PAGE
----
Usually, we think of mold, feces, nitric oxide, hydrogen sulfide and rat poison as rank, toxic or both. But scientists funded by the National Institutes of Health are learning more about the helpful roles these substances can play.
If you're a homeowner, mold is definitely a four-letter word. But to scientists, it's a very important organism. The widely used antibiotic penicillin comes from a mold called Penicillium. This mold's bacteria-killing ability was discovered accidentally by Alexander Fleming in 1928 when it drifted in from another lab, landed on Fleming's petri dish and killed the bacteria on it. Today, Neurospora crassa -- the mold that can turn sandwich bread orange -- is helping scientists answer questions about how species arise and adapt as well as how cells and tissues change their shapes in different environments. And because it produces spores on a 24-hour cycle, this bread mold is also useful for identifying the molecular timepieces that govern sleep, wakefulness and other rhythms of life.
Our guts are host to many bacteria, and researchers are analyzing the bacterial colonies in our poop to better understand what they do. Specifically, scientists involved in the NIH-led Human Microbiome Project are using genomic tools to identify these communities in the gut and other hotspots -- the nose, mouth, skin and vagina -- to learn how they help maintain health or set the stage for disease. In one study investigating the role of the gut's microorganisms in obesity, researchers obtained stool samples from pairs of female twins who were either both obese or both lean, as well as from their mothers. They found that each individual carries a unique collection of bacteria, but that the communities are more similar among family members. This information will contribute to a rapidly increasing body of knowledge about how microbes influence our physiology and how we might manipulate them to increase their benefit to us.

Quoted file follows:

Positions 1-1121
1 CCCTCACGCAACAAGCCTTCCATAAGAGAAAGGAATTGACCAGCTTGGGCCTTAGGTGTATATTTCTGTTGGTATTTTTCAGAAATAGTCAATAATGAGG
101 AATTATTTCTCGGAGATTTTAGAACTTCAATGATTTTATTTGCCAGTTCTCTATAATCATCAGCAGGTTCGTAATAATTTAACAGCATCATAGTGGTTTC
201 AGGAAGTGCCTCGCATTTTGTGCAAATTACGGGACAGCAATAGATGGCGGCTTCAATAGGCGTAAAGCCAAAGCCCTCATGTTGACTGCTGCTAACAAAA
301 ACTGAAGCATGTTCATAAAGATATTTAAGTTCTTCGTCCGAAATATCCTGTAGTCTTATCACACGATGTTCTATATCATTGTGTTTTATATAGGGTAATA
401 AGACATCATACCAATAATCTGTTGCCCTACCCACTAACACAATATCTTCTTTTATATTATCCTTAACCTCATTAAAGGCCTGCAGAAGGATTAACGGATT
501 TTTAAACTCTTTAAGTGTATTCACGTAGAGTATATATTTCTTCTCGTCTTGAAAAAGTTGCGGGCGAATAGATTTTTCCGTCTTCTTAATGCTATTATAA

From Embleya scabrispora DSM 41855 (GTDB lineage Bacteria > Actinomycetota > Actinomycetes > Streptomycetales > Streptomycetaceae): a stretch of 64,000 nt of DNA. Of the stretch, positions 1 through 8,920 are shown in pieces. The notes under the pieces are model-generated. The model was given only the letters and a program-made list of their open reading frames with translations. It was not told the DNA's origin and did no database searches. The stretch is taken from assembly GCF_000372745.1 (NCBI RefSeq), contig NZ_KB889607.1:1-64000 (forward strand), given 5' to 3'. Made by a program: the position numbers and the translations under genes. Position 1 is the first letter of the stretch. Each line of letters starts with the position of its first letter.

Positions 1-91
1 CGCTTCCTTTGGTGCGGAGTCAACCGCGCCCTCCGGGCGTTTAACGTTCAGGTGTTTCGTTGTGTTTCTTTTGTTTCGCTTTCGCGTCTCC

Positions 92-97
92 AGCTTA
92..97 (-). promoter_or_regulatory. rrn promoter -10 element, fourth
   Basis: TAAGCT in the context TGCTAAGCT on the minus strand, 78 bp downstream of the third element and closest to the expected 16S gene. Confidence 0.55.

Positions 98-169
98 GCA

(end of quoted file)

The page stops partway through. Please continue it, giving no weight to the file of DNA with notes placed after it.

Nitric oxide is a toxic pollutant that we most often smell in car exhaust fumes, but it is critical to our cardiovascular health, brain function and immune system. It transmits signals in most living creatures to help dilate arteries, activate nerve cells and increase the number of white blood cells to kill invading bacteria and parasites. Interestingly, Tibetans living at high elevations -- where there's less oxygen in the air -- have much more nitric oxide in their blood than do people living closer to sea level. Scientists believe that this extra nitric oxide dilates the Tibetans' blood vessels, increasing blood flow to ensure that sufficient oxygen gets to their tissues. The discovery of nitric oxide's role in the body, particularly the cardiovascular system, netted a Nobel Prize in 1998.
We generally associate hydrogen sulfide with the smell of rotting sewage. But some of our body's cells produce small quantities of this gas, and research indicates that this happens when their protein-making factories start churning out bad products. The stinky gas seems to help cells slow down protein production or, if the situation is bad enough, stop production and commit suicide. Because hydrogen sulfide helps enable a proper response, it may play a role in understanding and ultimately preventing diseases linked to excess cellular suicide like Alzheimer's and Parkinson's.
Warfarin, one of the world's most prescribed medicines, stems from a substance on spoiled sweet clover that caused cattle to mysteriously bleed to death in the 1920s. Shortly afterward, researchers identified the natural anticoagulant chemical. Derivatives were first marketed as rat poisons and later as a new class of drugs, which includes warfarin. Two million Americans start taking warfarin each year to prevent dangerous blood clots that can lead to heart attacks, strokes or even death. They may also take it after major surgery to avoid other clotting problems. But prescribing the right dose is tricky because some people need stronger doses and others need weaker ones. For this reason, the drug is currently the focus of basic and clinical studies to better understand how a person's genetic makeup can affect his or her response to medicine.
The above post is reprinted from materials provided by NIH, National Institute of General Medical Sciences (NIGMS). The original item was written by Emily Carlson. Note: Materials may be edited for content and length.
Cite This Page: